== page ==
Aphids come in all shapes, sizes, colours and types. But regardless of the kind of aphids, they all do a lot of damage, and it is important to get rid of them as soon as you can. One of the best ways of getting rid of aphids naturally is to encourage predators. So what insects kill aphids in the garden?
There are a number of insects that kill aphids including ladybugs, lacewings beetles and parasitic wasps.
It’s also important to know that while there are some insects that will kill and/or eat aphids, there are other insects that will go out of their way to protect aphids.
What Insects Eat Aphids?
As a human, it’s easy to be disgusted by aphids. They’re small, creepy insects that cause havoc across your garden. But to many predators, aphids are sugary sweet in taste. So what insects kill then eat aphids?
Perhaps the most famous predator of aphids is ladybugs. Ladybugs, whether they are adults or larvae, feed on aphids. In fact, it’s safe to say that ladybug larvae are particularly ravenous when it comes to feasting on aphids.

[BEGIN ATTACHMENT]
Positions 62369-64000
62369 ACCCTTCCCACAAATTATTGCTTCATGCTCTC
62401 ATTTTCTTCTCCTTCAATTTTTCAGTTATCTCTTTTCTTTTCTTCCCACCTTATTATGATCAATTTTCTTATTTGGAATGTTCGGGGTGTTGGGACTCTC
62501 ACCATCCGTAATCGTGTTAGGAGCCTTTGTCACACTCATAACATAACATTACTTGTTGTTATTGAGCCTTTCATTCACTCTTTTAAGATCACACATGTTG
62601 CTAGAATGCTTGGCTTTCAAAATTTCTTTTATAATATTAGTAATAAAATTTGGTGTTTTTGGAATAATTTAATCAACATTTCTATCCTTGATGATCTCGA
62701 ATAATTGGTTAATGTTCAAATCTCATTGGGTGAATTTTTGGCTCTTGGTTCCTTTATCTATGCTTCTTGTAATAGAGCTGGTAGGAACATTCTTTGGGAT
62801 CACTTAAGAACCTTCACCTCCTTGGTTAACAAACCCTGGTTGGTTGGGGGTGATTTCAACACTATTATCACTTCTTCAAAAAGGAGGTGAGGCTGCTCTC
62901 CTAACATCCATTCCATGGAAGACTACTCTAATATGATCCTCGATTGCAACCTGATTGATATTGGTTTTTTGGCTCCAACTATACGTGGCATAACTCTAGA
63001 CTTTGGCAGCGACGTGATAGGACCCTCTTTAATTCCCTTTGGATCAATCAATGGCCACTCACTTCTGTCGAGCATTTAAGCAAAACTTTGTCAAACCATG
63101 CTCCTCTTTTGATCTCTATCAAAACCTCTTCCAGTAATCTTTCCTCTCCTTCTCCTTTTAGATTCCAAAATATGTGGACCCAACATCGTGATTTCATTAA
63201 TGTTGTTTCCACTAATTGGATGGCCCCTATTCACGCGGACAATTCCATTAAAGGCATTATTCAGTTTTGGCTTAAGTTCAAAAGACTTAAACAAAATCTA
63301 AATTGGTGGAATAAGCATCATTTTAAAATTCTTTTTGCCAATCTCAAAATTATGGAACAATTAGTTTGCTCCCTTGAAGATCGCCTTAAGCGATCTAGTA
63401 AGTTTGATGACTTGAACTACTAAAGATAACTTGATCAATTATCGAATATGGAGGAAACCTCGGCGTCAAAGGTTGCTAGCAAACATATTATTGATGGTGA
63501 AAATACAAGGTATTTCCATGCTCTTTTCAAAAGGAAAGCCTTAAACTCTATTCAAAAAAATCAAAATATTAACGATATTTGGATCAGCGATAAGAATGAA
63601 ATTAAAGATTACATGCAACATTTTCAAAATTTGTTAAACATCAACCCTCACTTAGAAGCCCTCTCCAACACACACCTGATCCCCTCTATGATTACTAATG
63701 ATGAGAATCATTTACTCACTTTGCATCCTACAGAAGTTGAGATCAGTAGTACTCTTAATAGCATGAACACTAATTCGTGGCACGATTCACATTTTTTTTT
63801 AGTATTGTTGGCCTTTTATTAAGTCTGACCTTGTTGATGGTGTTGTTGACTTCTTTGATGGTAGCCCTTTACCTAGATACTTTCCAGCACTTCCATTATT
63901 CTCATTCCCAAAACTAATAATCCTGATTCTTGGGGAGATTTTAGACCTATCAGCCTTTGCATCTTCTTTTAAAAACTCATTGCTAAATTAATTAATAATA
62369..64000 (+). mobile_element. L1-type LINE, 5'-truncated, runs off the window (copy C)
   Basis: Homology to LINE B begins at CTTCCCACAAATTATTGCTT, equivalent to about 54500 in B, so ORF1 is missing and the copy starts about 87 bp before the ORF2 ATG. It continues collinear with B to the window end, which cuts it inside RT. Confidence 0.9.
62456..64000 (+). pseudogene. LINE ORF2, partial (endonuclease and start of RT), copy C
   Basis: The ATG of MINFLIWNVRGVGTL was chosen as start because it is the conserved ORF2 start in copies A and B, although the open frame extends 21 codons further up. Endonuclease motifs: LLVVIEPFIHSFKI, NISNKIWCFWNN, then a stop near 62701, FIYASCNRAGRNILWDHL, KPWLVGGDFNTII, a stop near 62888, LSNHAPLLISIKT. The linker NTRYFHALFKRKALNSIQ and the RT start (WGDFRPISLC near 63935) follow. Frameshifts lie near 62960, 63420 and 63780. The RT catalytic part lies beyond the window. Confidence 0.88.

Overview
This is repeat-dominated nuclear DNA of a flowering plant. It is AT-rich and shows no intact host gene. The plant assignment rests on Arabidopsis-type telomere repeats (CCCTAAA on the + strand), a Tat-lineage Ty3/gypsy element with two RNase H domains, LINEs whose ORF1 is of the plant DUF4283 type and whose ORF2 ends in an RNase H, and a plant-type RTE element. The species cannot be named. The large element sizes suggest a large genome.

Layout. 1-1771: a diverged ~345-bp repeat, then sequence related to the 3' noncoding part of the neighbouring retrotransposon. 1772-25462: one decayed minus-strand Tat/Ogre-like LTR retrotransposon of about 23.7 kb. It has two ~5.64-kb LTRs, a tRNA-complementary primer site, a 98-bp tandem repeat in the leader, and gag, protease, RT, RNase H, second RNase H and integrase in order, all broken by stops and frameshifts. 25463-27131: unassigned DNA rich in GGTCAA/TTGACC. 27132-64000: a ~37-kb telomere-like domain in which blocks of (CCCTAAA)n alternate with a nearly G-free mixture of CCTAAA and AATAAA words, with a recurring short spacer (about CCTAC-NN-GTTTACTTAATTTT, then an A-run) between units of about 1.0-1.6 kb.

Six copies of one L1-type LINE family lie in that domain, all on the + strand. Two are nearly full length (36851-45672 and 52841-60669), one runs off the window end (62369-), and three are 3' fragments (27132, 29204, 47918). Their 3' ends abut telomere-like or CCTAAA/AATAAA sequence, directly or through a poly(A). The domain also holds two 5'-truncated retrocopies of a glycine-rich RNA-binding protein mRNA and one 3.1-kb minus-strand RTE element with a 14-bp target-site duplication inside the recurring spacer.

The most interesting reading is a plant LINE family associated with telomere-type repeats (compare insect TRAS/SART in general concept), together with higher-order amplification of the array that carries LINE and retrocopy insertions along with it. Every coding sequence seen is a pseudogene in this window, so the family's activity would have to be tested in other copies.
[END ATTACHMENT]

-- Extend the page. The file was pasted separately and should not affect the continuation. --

Ladybugs love aphids because of the sweet nectar they produce. These brightly coloured insects will lay eggs on aphid nests, and when the eggs hatch, the larvae come out of the eggs and feeds on the aphids.
If your garden has been infested with aphids and you wish to use a natural route to get rid of them, you can use ladybugs. Some ladybugs are commercially available to purchase online, and you can get them to kill the annoying aphids that have been harming your plants.
However, a one-time application of ladybugs will not be enough. To get rid of aphids permanently, you will need multiple applications and a large number of ladybugs.
Before releasing ladybugs into your garden for biological control, it’s a good idea to ensure your garden is ladybug friendly:
- Install a ladybird house
- Plant attractive flowers such as yarrow, angelica, fennel, calendula and marigolds
- Avoid using pesticides
Lacewings come in green and brown forms. These insects also consume aphids, and if you cannot find ladybugs, you can use lacewings instead.